HC Deb 28 January 1997 vol 289 cc142-3
6. Sir David Knox

To ask the Secretary of State for Social Security what proportion of those retiring now are in receipt of occupational pensions; and what he estimates the proportion will be in 10 years' time. [11374]

The Parliamentary Under-Secretary of State for Social Security (Mr. Oliver Heald)

It is estimated that in 1979, 55 per cent. of recently retired people were in receipt of an occupational pension, compared with 70 per cent. in 1994–95. This is projected to rise further to more than 75 per cent. in the next 10 years.

Sir David Knox

Does my hon. Friend agree that adequate occupational pensions have done a great deal to ease poverty and anxiety among retired people and that further extension of them is essential if retired people are to live fuller and more satisfying lives?

Mr. Heald

The Government's policy to maintain the value of the basic state pension, encourage more private provision and target help on those most in need has led to record rises in pensioners' incomes—rising almost as much each year as they did during the whole of the last Labour Government's period in office. My hon. Friend is right; we must go further.

Mr. Frank Field

After 18 years of Conservative rule, will the Minister tell the House how many pensioners are still poor?

Mr. Heald

The hon. Gentleman asks a question that I am very happy to answer. Even the poorest pensioners have seen incomes rise by 28 per cent. since 1979.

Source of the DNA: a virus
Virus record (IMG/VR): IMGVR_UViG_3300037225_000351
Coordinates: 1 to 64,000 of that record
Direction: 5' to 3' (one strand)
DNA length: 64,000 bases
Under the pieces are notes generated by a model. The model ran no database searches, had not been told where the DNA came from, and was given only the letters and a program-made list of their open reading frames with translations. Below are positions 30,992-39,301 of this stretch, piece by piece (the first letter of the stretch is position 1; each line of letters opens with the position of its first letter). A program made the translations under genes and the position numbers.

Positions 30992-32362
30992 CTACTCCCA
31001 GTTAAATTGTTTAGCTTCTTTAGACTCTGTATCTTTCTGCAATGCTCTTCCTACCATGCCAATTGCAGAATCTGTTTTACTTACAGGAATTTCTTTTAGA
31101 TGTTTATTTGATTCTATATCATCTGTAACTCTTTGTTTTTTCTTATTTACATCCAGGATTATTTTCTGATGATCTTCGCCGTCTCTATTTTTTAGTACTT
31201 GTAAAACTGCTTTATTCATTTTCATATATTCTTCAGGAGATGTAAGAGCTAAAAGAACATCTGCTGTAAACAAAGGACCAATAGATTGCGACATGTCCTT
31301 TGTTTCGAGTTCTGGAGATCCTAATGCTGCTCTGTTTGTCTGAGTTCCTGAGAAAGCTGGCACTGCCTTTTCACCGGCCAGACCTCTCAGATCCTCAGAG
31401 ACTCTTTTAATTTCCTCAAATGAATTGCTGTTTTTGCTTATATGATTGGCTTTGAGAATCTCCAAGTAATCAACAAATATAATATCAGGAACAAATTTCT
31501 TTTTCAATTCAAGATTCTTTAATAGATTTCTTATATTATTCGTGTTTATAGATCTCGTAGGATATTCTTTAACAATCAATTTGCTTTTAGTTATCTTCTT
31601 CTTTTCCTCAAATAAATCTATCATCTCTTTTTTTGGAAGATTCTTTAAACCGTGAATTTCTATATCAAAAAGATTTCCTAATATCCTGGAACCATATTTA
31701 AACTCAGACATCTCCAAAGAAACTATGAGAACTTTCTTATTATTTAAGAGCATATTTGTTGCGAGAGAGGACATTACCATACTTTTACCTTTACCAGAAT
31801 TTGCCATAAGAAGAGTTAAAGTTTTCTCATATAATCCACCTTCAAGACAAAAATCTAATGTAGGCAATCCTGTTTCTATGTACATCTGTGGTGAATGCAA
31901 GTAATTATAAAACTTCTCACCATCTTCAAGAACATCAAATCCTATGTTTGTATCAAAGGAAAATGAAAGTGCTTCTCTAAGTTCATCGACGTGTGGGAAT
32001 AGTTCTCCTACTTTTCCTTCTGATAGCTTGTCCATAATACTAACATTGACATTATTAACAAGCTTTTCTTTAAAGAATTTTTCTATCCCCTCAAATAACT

Mr. Field

How many are in poverty?

Mr. Heald

It is all very well for the hon. Gentleman to ask that question, because he defines poverty in relation to the level of income support—so that, if one increases income support, one ends up with more poverty. It is nonsense. What is demonstrable is that, since 1979, under the Government, pensioners' incomes have increased dramatically—on average, by 60 per cent.—and that even the poorest pensioners have seen a 28 per cent. increase. That is very different from what happened under Labour, when pensioners were robbed of their savings through high inflation.

Mr. Dykes

There has been spectacular growth in private pensions—which have given the elderly new horizons and new freedoms, and are a matter of great pride for Conservative Members. None the less, is my hon. Friend satisfied that expenses and commissions on the new pension schemes are now under adequate control?

Mr. Heald

As my hon. Friend says, it is important to ensure that pension charges are kept to the minimum. The new disclosure rules are having that effect, and the Securities and Investments Board is meeting with pension providers to discuss those issues. The most important factor, however, is the yield on pensions. Since 1980, there has been a 9 per cent. annual real yield on private pensions in the United Kingdom. We also have more invested in pensions than all of Europe put together. The result is that, in 2030, when the UK's finances are in surplus, France and Germany will have a debt of 100 per cent. of GDP, and Japan's debt will be 300 per cent. of GDP.